I used this book and did well for the 1st 8 chapters. After this point in the book I was mostly lost as I tried to wade through what the author was trying to explain. I ended up taking a C++ class at a local community college which made it much easier for me to continue with the book.
Guest More than 1 year ago
I make no bones about it: if you want to learn a programming language such as C++ you must be very dedicated and serious about doing so. As much as ANY book claims otherwise, this is not a simple task. However, Jesse Liberty's Teach Yourself C++ in 21 Days comes closest to making this long journey a great deal shorter and easier to understand. In programming, obviously, knowledge is power. Mr. Liberty takes no shortcuts in outlining the foundation of an excellent C++ programmer. There is a point where too much knowledge can overwhelm, and this book rarely, if ever, does this. Learning a computer language can be overwhelming in itself; a book such as this is supposed to provide clarity. Teach Yourself succeeds with flying colors covering mandatory basics such as operator overloading, templates, and polymorphism. All of this with colorful analogies that make programming an easier to understand experience. How a few reviewers came up with a one star rating for this book is baffling. I feel those persons to be looking for some kind of miracle to turn them into instant C++ authorities. I hope they can read this next paragraph and learn a few things. Is programming difficult? Yes. There is not another book that will make it any easier. This book is like a college course rolled up in 21 long chapters. I'm not talking about a college course you sit there and just try and pay attention to, I'm saying to take notes, participate, and re-read the material if you need to. This book has been a total inspiration and it's been with me through the thick and thin of the pages of code only to come out shining. Do NOT pass this up.
Guest More than 1 year ago
Jesse Liberty has masterfully crafted this book to introduce ANYONE to C++. Believe me, if I can learn this stuff, you can too! But without Mr. Liberty's unique approach I doubt I would have been able to crack the baseline of knowlege requisite for further study. In short it has given me confidence in my ability to attain knowlege I was never sure I could. GET THIS BOOK!!!
Guest More than 1 year ago
If your new to the world of programing or have past experience THIS IS A BOOK FOR YOU! Very helpfull in almost every way. Dot expect to fully uderstand C in 21 days though... 21 days should give you AT LEAST the basics. Book is also good if read more tha once. Infact i would recomend it... I also recomend useing the same compiler as the book uses...
Guest More than 1 year ago
I had made a couple of attempts at C (not ++) in the past, and became hopelessly befuddled each time. With this very fine book (C++ in 21...about the size of the NYC Telephone directory!) I was able to comprehend much more than I had given myself credit for. It's lucidly witty and (at times) refreshingly humorous approach makes this dauntng task enjoyable. I even finished it in 25 days (close counts for horseshoes, hand grenades and C++ in my book!)! I thank Mr. Liberty and I feel anyone with the determination CAN and WILL finish this book.
Guest More than 1 year ago
Be sure you have the same compiler that this tutorial uses! I wasted a lot of time because I had the wrong version. However as for the book itself; like many computer books it does a really good job of teaching the basic stuff, but after a while it starts getting really tough. I found the examples uninteresting but there is a lot of personal bias there.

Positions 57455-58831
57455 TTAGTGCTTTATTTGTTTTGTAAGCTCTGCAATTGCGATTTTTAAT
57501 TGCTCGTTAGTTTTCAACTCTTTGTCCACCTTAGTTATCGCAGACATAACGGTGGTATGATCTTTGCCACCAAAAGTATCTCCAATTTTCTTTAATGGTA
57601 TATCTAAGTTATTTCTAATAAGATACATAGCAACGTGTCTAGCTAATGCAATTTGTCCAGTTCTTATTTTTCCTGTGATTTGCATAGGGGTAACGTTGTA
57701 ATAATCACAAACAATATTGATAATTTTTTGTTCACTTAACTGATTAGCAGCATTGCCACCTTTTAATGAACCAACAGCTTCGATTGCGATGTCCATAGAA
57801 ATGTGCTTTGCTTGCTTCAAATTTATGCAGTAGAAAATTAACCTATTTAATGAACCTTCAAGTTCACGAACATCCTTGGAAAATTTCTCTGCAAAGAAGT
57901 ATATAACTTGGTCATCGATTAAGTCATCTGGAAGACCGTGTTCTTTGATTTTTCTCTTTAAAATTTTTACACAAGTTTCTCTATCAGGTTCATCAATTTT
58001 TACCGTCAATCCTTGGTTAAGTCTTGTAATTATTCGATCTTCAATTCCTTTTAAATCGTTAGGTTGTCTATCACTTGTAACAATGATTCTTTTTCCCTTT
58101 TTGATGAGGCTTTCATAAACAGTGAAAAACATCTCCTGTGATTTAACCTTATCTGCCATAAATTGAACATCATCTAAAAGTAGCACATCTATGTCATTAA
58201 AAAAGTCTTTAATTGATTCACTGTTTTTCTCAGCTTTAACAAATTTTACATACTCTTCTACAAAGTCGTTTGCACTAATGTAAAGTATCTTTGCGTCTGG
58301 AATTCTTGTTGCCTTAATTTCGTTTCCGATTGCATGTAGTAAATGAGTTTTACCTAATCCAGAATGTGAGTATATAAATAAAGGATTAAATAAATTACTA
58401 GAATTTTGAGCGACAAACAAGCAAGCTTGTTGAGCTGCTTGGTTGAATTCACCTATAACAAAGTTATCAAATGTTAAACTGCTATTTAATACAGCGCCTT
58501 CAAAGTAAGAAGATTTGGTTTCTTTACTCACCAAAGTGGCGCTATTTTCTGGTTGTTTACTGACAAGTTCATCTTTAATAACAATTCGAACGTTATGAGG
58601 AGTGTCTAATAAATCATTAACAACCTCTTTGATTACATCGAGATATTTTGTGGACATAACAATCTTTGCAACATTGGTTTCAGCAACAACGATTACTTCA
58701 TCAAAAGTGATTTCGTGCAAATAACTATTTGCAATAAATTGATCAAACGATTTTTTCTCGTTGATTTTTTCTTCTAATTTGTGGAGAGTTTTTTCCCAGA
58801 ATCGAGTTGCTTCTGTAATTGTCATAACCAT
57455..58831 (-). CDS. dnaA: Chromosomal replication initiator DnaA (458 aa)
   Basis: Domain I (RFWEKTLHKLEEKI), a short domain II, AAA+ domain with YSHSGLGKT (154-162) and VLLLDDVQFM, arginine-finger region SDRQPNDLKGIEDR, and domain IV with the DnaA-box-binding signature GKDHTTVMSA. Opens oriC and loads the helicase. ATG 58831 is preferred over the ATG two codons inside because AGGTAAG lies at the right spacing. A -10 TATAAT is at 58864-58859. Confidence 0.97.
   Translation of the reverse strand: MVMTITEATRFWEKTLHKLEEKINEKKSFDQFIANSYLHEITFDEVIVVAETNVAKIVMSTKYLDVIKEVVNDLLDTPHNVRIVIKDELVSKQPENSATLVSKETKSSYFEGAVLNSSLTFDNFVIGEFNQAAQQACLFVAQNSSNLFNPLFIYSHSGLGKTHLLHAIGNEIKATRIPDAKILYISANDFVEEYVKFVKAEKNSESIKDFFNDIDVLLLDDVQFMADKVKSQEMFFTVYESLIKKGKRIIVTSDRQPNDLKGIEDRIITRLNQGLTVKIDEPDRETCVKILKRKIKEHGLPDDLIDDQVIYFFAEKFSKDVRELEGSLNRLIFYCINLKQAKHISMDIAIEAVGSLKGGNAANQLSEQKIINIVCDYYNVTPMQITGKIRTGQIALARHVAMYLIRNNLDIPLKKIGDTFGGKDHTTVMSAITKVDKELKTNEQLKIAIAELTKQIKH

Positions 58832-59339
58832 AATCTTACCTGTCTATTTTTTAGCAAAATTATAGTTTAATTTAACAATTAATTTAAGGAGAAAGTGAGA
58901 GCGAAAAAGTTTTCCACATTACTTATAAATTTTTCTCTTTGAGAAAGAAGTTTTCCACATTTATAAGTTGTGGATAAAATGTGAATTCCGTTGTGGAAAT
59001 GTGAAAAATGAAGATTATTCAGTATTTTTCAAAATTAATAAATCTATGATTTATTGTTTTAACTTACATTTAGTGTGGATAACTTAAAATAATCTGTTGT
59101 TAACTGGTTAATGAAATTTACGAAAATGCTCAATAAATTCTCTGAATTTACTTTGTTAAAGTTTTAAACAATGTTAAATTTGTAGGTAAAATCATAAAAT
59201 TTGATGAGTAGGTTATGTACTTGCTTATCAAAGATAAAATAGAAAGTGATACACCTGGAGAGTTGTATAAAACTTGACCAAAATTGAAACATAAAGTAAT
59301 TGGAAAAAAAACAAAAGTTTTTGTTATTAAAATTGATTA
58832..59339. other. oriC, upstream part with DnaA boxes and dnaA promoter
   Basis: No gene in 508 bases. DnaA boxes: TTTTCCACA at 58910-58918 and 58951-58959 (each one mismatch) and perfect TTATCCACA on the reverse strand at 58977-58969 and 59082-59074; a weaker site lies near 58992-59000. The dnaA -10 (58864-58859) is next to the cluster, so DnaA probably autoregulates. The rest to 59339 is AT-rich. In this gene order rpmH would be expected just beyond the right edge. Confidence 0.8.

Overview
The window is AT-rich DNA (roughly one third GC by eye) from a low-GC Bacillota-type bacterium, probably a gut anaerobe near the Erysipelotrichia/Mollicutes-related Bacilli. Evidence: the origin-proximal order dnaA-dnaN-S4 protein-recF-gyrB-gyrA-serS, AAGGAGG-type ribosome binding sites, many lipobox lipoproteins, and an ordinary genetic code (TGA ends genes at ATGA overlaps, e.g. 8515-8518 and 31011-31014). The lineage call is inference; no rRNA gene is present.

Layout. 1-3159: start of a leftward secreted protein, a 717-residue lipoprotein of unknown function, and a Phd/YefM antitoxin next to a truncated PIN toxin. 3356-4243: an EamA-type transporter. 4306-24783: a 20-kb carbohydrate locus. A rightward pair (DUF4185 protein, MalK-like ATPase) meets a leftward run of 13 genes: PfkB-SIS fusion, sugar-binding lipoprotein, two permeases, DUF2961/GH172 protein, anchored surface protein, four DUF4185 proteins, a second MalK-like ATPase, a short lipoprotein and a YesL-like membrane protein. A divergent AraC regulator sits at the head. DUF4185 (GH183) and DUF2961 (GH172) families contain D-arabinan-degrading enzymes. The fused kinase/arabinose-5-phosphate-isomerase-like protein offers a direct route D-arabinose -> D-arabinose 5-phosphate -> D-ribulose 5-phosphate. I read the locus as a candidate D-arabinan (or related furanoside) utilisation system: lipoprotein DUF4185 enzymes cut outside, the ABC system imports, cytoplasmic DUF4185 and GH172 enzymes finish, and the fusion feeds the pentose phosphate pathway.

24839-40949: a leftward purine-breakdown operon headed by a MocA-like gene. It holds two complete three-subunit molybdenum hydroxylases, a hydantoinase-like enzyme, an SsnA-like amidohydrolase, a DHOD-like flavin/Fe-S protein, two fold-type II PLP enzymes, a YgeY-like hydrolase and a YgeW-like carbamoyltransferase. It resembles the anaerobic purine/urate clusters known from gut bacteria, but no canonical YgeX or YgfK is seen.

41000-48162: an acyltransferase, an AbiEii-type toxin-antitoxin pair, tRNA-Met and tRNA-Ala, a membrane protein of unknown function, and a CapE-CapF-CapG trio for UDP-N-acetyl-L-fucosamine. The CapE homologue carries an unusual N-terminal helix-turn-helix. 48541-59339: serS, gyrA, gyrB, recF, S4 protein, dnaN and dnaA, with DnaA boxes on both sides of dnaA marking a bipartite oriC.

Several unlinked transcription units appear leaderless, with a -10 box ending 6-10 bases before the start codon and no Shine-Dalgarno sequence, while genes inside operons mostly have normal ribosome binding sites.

Guest More than 1 year ago
This is a great book for newbies, i strongly disagree with those who say this book is for only people who have past programming skills, I am currently reading the book, and They get VERY in depth, and explain everything really well, They have quizzes at the end of every day, to see what you've learned, and they are fairly easy if you have read all up to that point, I suggest this book to EVERYONE.
Guest More than 1 year ago
Uses an easy to read, learn-by-example technique. Great for starting out learning the programming language of choice. Liberty does a great job making sure that you understand the material, by including Notes, syntax examples, DOs and DON'Ts, FAQ boxes, and Cautions, thereby making learning easy, and intuitive.
Guest More than 1 year ago
I learned a great deal about C++ and programming, and I also enjoyed it (wow)! I am greatly indebted to Mr. Liberty. However, it could be confusing if you are not mindful of the errors in the text and source code, most of which are emended on the errata page of the book's website. With that, the book is as close to perfection as a book could be!
Guest More than 1 year ago
While some people have reviewed the book saying it was confusing, I strongly disagree. This book is very in depth. It teaches, and quite well might I add, the basics of C++. After the first few chapters Jesse Liberty excellently covers many more advanced topics of the C++ language. After reading this book, I have found it hard to find other books that cover areas of the language not covered in it. For those people who actually want to learn to program, not those of you who are just trying to learn the basics so you can throw something together for your job or some other reason, this is a great book. I highly recomend it.
Guest More than 1 year ago
I purchased this book with the software package for a higher price(software was 3 different compilers). After I spent three days trying to get thru a one day lesson I decided to return it and buy a different C++ book. This book mentioned that you may recieve errors while you write the programs as instructed,but they do not explain how to correct these errors and email response is slow.